Austria has a long – and delicious – tradition of patisseries that spread all over the world the last few centuries. Austrian sweets were influenced by Central European cuisine under the former Austro-Hungarian Empire.
Many believe that the proximity to the Ottoman Empire, with its unfailing sweet tooth, is what gave the Austrian Empire such a craving for desserts. When the Turks were driven out of Hungary, they left behind a local population that had mastered the art of desserts and the best of them were employed by the aristocracy.
So you’re sure to find a wide selection of sweet treats in the Austrian cuisine and many of the dessert recipes date back to the Austro-Hungarian Empire. Austria’s sugary delicacies are typically complex and difficult to bake. Another characteristic of Austrian patisserie is the use of fruits and cream in most recipes.
Since Austrian classics like the Sacher Torte– a chocolate cake made with a thin layer of apricot jam and rich chocolate icing– and the Linzer Torte– considered the oldest known cake in the world and baked with a shortcrust pastry made with ground nuts, redcurrant or plum jam filling and a decorative dough lattice pattern on top– can be found in virtually any random bakery or café in Berlin, let’s focus on a few lesser-known Austrian specialties!
The Marie-Therèse cake at Kaffeehaus Morgenrot:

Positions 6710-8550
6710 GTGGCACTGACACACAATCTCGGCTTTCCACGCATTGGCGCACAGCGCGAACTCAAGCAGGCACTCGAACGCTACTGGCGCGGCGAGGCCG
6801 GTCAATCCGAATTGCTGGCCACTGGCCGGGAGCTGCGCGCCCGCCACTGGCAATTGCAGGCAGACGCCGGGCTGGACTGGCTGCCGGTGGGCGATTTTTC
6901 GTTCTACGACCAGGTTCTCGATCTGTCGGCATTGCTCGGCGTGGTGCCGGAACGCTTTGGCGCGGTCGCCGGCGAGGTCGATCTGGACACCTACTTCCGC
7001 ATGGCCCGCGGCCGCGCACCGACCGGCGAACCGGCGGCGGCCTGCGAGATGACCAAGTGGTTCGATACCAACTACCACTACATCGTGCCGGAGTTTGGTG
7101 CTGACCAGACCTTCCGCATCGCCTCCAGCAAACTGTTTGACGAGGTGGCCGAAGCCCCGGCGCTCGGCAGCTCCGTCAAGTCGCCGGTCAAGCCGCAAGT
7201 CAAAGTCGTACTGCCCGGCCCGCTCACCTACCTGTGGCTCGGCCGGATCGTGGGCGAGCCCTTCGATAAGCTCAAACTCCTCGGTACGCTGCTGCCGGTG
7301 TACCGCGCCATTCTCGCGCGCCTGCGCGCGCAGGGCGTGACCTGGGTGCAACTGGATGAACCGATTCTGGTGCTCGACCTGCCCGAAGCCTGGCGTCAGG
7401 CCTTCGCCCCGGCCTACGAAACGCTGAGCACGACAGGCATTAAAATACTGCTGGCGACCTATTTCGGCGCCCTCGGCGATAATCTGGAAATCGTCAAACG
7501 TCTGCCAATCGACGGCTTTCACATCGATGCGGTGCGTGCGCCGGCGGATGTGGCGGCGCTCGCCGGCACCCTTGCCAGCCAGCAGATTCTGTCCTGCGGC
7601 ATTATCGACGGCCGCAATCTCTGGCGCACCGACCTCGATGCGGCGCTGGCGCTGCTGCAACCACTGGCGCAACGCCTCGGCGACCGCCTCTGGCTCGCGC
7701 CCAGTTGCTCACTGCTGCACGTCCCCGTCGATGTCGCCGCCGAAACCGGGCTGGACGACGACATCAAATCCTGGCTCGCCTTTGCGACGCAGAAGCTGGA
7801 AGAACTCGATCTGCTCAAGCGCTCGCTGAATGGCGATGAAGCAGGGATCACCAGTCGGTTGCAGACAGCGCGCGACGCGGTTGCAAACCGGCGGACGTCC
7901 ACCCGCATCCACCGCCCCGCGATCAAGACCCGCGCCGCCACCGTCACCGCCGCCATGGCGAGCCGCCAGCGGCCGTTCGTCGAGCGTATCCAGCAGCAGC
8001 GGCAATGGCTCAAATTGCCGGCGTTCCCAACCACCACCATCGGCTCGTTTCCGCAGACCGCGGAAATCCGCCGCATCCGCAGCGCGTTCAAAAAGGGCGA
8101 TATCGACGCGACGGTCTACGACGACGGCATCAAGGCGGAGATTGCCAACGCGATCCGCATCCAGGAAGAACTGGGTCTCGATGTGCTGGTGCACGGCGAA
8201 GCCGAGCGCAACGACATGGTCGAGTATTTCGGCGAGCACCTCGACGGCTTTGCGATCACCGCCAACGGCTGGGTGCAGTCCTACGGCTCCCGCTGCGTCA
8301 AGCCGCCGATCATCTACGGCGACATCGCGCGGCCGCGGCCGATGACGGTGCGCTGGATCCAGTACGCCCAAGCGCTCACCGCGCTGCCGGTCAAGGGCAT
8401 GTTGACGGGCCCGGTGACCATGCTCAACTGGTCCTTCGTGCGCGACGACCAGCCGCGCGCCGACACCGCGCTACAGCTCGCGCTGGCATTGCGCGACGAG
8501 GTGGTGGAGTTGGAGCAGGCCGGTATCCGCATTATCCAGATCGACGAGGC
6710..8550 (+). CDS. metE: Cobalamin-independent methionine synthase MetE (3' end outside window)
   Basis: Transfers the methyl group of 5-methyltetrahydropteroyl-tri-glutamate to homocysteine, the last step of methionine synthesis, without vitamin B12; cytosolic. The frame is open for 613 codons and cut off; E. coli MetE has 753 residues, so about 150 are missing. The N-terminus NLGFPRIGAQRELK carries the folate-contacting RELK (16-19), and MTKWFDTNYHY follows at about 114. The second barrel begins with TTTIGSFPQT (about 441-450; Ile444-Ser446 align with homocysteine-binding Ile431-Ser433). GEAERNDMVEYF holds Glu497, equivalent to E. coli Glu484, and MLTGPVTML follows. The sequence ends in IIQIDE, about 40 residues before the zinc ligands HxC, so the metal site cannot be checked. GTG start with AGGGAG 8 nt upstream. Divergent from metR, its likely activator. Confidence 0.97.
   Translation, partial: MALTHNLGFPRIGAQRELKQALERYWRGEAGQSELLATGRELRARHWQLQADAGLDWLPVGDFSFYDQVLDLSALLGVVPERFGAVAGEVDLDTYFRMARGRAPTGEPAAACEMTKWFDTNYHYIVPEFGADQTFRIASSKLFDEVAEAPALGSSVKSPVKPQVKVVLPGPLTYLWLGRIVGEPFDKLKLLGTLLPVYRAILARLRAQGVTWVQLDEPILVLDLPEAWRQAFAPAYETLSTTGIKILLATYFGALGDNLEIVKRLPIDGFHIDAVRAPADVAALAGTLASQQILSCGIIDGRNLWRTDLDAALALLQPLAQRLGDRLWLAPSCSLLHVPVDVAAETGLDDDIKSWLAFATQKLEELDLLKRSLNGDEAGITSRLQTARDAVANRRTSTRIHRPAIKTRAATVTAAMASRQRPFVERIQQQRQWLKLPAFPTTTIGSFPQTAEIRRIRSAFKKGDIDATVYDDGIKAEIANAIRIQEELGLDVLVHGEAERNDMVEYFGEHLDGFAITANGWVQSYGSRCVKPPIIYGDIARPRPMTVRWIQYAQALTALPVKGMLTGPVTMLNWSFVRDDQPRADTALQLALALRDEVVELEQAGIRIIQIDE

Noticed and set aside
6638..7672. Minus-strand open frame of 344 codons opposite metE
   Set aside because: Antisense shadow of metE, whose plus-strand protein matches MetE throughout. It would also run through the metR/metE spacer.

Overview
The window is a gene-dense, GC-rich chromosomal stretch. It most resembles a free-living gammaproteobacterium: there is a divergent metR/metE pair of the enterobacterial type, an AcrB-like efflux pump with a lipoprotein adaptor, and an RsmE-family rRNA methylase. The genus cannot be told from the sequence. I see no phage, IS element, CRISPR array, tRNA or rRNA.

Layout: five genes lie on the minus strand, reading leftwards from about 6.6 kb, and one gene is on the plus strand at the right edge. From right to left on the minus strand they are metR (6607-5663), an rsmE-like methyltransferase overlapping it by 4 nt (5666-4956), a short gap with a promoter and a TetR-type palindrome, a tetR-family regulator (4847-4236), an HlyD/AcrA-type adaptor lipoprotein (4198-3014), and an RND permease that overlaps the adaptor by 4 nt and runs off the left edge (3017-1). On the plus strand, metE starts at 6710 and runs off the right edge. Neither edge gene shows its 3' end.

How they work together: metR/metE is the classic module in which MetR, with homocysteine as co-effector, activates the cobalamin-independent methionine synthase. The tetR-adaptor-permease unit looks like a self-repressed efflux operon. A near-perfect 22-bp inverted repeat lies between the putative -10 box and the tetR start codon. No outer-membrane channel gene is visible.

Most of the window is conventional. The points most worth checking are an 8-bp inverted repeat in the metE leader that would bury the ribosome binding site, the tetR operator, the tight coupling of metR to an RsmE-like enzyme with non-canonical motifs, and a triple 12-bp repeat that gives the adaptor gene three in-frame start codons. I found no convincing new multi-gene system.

This sophisticated chocolate cake, with its very fine chocolate cream filling, should be tempting enough for you to make make the trip north of Berlin. Located on Hohen Neuendorf in Villa Hundeshagen, this Viennese coffee house serves mouthwatering cakes, as well as coffee specialties, like the so-called Kaffee Verkehrt, an Austrian style latte macchiato with just a little coffee and lots of creamy, foamy milk.
The Marillen-Mohn-Topfen-Kuchen at Franz-Karl Kuchenkultur:
Created by Austrian pastry chef Franz-Karl Kaufmann, this poppy seeds and apricot cake, made with Quark, a kind of curd cheese, is to die for! Topped with buttery crumbs, the apricot combines perfectly with the thick layer of poppy seed dough. Once you’ve tried this cake, you’ll dream about it having again and again!
The Apfelstrudel at Café Einstein Stammhaus:
Apple strudel is the most famous of the Austrian pastries and it’s made with layers of puffy dough surrounding a filling of apple cubes, cinnamon and raisins. Served warm with a perfect vanilla sauce, this dessert will take you to paradise as you savor it at a charming café located inside a 19th century Neo-Renaissance villa.
Do you have any other favorite Austrian cakes in Berlin? Let us know in the comments below!